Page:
@christianp @RefurioAnachro And so far for all we know the email might say "please help, my computer is stuck in comic sans and it is driving me crazy" in which case they can't really be blamed.

I have received a tech support email written entirely in Comic Sans.

What is a REALLY BOG SIMPLE way (and a link to a clear and concise guide) for a Twitter user to set up a Mastodon relay bot?

I think this might be a good gateway drug.

Visualizing Villarceau circles on a torus, by sliding together circular disks of paper in two contrasting colors and directions: cutoutfoldup.com/981-torus-fro

Via mathlesstraveled.com/2017/01/0

Band name of the day: deeper dimensions of the profane

runit (the supervisor and related tools) and runit-init (the package that replaces /sbin/init) should absolutely be separate packages. Do you mean originally you couldn't install runit without replacing /sbin/init?
I was disappointed when runit-init, the package for turnkey switchover, disappeared in Debian 7/Wheezy. But it looks like it will be back in Debian 10/Buster!

It worked without a hitch for me on Debian 6/Squeeze.

@RefurioAnachro well I'm going to keep running systemd in production for some time, until I test out removal for as long as necessary for me to feel comfortable.

Rules for production machines are different than rules for my personal server, for obvious reasons. ;)

Time may be represented differently:

- discretely or continuously (Z vs R)
- with a finite period or not (Z/kZ, R/Z = S¹ = T¹)
- invertible or not (Z vs N, R vs R₊)

And in all of these cases the intuition is more or less clear. But what about multi-dimensional time, with multiple generators, not linearly ordered, e.g. complex? What may be the intuition for that? Some kind of multiverse?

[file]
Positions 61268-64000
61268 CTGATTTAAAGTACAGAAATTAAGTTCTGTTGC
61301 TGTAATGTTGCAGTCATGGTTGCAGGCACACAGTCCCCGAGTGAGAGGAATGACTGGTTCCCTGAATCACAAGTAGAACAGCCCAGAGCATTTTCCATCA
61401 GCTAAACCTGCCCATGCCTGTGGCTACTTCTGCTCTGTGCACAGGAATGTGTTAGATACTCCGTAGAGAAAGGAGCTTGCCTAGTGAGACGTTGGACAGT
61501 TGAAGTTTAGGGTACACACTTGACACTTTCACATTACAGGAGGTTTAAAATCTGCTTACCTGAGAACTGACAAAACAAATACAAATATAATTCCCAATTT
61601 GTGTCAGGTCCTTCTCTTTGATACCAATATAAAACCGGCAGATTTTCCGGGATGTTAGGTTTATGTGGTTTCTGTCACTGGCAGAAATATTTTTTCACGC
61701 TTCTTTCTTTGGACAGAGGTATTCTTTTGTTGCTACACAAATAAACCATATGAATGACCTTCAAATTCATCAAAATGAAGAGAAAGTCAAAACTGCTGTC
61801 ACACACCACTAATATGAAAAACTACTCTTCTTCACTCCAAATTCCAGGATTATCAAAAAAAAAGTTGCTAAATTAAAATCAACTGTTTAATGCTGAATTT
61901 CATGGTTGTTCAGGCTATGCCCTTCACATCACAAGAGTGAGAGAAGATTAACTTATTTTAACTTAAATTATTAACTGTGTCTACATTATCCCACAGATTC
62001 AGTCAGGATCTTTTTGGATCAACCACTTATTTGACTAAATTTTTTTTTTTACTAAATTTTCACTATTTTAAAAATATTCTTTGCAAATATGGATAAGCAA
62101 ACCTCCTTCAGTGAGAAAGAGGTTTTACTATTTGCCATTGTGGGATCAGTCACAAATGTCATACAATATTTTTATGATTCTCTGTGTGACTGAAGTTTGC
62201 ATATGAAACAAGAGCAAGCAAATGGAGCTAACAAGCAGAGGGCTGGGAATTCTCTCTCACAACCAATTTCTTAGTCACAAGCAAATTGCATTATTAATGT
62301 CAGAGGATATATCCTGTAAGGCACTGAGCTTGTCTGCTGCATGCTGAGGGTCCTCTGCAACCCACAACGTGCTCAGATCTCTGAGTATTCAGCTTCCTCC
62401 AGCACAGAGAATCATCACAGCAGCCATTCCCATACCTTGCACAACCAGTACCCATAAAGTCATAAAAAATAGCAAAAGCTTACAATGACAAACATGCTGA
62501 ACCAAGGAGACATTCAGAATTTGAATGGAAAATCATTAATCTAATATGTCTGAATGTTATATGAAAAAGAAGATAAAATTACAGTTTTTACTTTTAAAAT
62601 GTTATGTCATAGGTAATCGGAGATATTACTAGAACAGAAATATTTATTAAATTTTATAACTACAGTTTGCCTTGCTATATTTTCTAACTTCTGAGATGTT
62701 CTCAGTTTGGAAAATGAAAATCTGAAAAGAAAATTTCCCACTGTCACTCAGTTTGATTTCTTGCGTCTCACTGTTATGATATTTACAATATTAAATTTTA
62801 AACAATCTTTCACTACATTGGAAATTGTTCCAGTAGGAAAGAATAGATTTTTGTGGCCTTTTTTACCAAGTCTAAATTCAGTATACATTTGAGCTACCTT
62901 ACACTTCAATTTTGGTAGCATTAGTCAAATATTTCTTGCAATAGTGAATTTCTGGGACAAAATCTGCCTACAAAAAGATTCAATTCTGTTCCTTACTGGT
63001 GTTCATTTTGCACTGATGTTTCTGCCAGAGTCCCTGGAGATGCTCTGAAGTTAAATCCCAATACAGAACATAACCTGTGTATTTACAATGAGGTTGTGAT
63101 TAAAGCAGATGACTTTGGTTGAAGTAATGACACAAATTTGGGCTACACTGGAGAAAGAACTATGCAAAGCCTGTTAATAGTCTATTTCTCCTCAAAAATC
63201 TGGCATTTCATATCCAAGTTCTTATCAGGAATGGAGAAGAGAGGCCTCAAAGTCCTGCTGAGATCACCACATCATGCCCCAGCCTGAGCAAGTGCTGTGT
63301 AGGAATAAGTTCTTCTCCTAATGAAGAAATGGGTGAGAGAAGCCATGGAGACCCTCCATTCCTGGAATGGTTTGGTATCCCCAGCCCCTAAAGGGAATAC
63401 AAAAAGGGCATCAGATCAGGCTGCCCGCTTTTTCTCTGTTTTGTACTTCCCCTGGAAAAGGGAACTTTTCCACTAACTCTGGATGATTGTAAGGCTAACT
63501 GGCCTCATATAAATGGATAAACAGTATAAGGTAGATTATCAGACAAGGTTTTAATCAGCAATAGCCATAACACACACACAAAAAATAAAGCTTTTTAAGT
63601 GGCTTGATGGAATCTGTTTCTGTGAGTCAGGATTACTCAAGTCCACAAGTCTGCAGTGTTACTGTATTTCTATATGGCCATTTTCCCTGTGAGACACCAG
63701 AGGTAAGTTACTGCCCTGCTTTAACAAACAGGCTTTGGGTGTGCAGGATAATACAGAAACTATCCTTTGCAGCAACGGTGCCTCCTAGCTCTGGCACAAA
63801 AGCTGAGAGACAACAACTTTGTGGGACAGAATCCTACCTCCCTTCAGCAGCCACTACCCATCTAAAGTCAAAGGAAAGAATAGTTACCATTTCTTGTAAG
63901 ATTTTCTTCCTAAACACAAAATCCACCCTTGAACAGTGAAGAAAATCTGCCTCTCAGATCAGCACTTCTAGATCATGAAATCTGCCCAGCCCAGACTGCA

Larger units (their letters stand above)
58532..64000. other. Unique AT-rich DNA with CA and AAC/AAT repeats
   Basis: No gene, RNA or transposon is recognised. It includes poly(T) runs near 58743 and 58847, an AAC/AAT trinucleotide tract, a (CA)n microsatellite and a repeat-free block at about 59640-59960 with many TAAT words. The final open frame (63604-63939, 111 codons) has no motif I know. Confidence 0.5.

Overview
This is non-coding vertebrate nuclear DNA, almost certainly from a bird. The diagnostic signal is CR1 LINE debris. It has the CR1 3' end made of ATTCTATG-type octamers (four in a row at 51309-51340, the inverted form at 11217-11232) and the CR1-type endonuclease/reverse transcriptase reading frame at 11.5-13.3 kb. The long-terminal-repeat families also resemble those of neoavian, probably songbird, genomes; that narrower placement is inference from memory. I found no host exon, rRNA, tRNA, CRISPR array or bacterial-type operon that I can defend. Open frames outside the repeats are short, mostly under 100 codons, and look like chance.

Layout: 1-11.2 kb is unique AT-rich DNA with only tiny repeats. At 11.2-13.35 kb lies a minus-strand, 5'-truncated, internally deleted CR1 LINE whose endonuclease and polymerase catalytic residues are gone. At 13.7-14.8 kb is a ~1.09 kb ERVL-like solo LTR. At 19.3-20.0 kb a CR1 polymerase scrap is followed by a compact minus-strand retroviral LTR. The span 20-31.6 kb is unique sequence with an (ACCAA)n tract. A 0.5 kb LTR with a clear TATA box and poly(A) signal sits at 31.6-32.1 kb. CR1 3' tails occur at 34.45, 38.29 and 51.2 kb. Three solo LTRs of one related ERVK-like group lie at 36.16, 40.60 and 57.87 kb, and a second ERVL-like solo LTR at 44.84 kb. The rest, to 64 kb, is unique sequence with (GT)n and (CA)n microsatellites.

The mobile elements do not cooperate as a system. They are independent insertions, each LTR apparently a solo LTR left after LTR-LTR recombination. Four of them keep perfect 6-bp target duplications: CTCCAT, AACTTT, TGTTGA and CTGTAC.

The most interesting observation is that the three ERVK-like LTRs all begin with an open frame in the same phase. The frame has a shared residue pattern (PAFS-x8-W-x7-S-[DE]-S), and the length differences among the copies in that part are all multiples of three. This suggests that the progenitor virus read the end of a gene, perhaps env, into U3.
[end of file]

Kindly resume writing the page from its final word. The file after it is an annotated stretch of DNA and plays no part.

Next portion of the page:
@RefurioAnachro I'm wondering about this part of the blog it linked to -- a sly joke or?

This is neither hairsplitting nor special pleading but a need we feel as computer theorists who have used strongly-typed programming languages. rjlipton.wordpress.com/2018/09

Four days after Atiyah's presentation it's clear that his proof is wrong and can't be fixed. The purported proprties of his Todd function are contradicting, so it cannot exist.

The Aperiodical's closing piece by @christianp and Katie Steckles puts it all in perspective. Which is something the media didn't manage to do properly:


“Being wrong isn’t a bad thing like they teach you in school. It is an opportunity to learn something.” – Richard Feynman

Repost, forgot the image, sorry.

> In fact, Gaudi designed a church in Barcelona using a web of strings and weights to find correct shapes for the arches -- of course, the actual building would have a shape like the reflection in a horizontal mirror above the strings

Also from ch1 of that mechanics textbook:

Woot Gaudi!


> Let's define an ideal arch as one that doesn't have a tendency to fall apart sideways, outward or inward. This means no shear (sideways) stress between blocks, and that means the pressure force between blocks in contact is a normal force -- it acts along the line of the arch. That should sound familiar! For a hanging string, obviously the tension acts along the line of the string.

> […] the ideal arch shape is a catenary.

Source, ch 1 from a textbook on mechanics:


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